Brouwer: Music and life is better when it's collaborative. Sometimes it seems easier doing something alone instead of working together with people and dealing with human drama. I'm something of a lone wolf. I realize the importance of feeding off each other and holding each other accountable. We benefit but we also give.
The reason I'm thinking about this is because I got married 15 months ago and it's changed my worldview. Loving my wife has just thrown open the doors and enabled me to love other people more. It's enabled me to have more compassion for the world. My new album is about opening your heart to love and fighting the fear that comes with doing that. God wants us to take a deep breath and relax as we enjoy the journey.
CP: You've been open about losing your father when you were three in a car accident. How has that affected your life?
Brouwer: I don't know what it would be like having had it any other way. When I was a child, I was afraid of people leaving as I worried they'd never come back.
It definitely hit me more in my teen years. I had to deal with my father issues and through that how I viewed God. It was a long journey coming to terms with who I am and what my identity is.
I'm now able to understand who I am with God as my father. The metaphor of God as our father and all of us as his children is a powerful one. The more I grew close to God, the more I understood that relationship.
When my dad died, I didn't want anyone to fill that place. I didn't have an understanding of a greater authority and why we need it. The responsibility stops being all on your shoulders when you trust someone more powerful than you.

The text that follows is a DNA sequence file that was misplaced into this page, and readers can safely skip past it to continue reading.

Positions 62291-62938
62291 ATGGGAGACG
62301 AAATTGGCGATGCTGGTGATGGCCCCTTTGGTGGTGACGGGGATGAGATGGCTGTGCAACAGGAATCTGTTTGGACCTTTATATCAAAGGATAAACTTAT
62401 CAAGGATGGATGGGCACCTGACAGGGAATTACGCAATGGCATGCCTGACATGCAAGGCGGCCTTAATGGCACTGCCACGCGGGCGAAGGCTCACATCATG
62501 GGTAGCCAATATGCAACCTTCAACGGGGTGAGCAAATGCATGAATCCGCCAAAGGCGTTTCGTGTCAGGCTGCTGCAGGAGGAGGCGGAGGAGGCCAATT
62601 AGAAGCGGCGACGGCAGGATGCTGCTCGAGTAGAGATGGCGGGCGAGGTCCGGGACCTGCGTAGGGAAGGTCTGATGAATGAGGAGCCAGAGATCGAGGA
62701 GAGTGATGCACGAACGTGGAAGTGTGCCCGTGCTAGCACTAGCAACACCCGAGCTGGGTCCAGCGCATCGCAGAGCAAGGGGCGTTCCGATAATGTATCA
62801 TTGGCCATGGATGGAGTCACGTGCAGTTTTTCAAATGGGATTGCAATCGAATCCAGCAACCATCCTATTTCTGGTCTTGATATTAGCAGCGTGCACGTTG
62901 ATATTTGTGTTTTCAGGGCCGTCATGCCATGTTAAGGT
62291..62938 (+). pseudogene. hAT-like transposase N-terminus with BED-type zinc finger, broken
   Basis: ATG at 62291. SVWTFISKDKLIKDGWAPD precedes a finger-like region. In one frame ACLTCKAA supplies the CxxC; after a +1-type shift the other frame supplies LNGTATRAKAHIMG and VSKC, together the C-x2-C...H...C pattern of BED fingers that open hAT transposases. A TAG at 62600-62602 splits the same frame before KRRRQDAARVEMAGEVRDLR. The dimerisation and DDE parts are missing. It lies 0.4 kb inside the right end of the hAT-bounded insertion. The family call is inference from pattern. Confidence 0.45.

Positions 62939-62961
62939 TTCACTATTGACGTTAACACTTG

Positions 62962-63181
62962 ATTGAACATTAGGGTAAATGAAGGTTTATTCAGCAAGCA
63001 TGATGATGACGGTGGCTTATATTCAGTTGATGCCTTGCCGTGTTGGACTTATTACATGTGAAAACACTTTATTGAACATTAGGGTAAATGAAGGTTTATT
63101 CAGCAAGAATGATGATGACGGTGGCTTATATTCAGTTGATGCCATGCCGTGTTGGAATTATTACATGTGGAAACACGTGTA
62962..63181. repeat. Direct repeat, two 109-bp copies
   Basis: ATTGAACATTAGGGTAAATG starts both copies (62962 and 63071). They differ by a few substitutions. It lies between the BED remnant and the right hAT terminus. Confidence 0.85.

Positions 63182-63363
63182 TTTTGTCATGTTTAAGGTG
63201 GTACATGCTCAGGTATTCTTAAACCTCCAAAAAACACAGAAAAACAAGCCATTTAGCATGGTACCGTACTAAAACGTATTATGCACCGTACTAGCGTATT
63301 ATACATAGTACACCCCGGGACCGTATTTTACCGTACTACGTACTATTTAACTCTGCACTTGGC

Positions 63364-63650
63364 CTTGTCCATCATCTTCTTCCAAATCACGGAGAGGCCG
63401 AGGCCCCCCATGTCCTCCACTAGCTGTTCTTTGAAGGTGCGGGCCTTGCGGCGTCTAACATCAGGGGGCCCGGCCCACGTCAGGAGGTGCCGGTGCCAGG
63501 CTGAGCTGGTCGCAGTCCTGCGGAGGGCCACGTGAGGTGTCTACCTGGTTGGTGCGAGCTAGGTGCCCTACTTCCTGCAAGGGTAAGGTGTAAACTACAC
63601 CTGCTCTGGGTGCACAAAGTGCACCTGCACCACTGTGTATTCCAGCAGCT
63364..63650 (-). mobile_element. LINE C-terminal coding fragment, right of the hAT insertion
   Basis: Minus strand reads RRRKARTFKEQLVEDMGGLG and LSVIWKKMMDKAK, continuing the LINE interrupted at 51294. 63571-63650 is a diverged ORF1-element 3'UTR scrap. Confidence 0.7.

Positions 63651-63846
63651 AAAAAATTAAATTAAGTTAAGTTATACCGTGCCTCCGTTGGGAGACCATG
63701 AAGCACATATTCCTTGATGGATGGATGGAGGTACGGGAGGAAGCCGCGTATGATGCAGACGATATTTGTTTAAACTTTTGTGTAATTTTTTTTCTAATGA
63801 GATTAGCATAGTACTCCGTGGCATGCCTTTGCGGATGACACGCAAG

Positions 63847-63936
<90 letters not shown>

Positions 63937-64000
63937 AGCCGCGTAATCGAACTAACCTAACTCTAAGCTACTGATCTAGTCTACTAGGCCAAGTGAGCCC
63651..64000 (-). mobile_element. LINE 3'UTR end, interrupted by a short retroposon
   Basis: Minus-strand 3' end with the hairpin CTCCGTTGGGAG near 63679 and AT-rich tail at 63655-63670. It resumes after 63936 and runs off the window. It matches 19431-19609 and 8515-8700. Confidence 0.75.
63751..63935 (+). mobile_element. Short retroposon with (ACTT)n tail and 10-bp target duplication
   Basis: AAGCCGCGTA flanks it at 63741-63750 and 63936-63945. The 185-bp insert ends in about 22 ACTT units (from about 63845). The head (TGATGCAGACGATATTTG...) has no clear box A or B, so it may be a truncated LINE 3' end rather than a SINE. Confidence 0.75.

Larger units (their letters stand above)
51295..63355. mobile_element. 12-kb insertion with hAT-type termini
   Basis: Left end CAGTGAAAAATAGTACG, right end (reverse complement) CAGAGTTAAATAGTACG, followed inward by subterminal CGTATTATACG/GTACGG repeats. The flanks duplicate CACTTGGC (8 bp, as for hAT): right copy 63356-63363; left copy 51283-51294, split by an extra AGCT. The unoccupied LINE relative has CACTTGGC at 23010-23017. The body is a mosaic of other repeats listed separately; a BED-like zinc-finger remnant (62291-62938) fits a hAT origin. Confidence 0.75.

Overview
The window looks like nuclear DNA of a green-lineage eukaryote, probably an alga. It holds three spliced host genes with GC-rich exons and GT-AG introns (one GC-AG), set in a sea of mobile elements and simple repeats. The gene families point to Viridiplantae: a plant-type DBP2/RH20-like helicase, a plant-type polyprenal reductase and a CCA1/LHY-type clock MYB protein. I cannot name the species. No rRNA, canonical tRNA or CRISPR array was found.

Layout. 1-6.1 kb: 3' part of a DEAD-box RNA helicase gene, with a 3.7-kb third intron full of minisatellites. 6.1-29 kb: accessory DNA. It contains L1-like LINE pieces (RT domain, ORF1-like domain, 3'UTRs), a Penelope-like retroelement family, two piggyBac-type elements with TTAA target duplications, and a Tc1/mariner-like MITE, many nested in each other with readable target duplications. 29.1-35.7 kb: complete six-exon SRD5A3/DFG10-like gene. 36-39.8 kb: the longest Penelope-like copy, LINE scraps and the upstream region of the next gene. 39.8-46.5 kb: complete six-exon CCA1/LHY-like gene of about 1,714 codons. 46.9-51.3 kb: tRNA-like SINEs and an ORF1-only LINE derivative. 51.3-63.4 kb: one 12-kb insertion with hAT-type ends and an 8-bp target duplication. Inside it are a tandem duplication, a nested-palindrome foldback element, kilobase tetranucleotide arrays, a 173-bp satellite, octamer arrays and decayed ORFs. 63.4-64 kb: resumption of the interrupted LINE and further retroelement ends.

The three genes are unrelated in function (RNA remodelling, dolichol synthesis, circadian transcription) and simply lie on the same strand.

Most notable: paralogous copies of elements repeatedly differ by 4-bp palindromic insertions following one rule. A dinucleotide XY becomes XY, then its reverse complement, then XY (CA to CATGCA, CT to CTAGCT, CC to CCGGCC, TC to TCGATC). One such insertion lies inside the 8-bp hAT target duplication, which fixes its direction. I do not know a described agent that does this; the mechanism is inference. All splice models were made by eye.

CP: You met your wife during a mission trip to Guatemala. How did you know she was the one?
Brouwer: My wife Hannah is originally from Illinois and her parents moved to Guatemala to be medical missionaries. She would attend college in America and then return there for vacations. We met one summer during a mission trip I was taking there.
When we reconnected after college for coffee, we hadn't spoken for a bit and we talked for literally three and a half hours once we were together again. I knew right then I could see myself marrying her. I thought of every excuse after that to meet with her as we lived 45 minutes apart at the time.
I used to hate how people say when you meet the person you'll spend your life with you know they're the one. I've had to eat my humble pie on that. My life is totally changed. She made my old world completely fall apart. I was done and ready for the next chapter.
CP: You've remained openly Christian throughout your entire life. How do you keep your faith strong?
Brouwer: I think because my faith grew out of tragedy my family's general faith grew a lot. I saw God provide for my family in some pretty amazing ways. It was a strong foundation.
There's always an opportunity when you grow through hard times to close down and get depressed or draw from the strength of something somewhere else. For me, that's the Lord. It's a core value in my life and my focal point. It's like tapping into a root system that keeps you nourished as a human being.
All of this has happened for a real reason. I have something to share and something to say. I'm going to work hard, but at the end of the day I'm OK with whatever happens.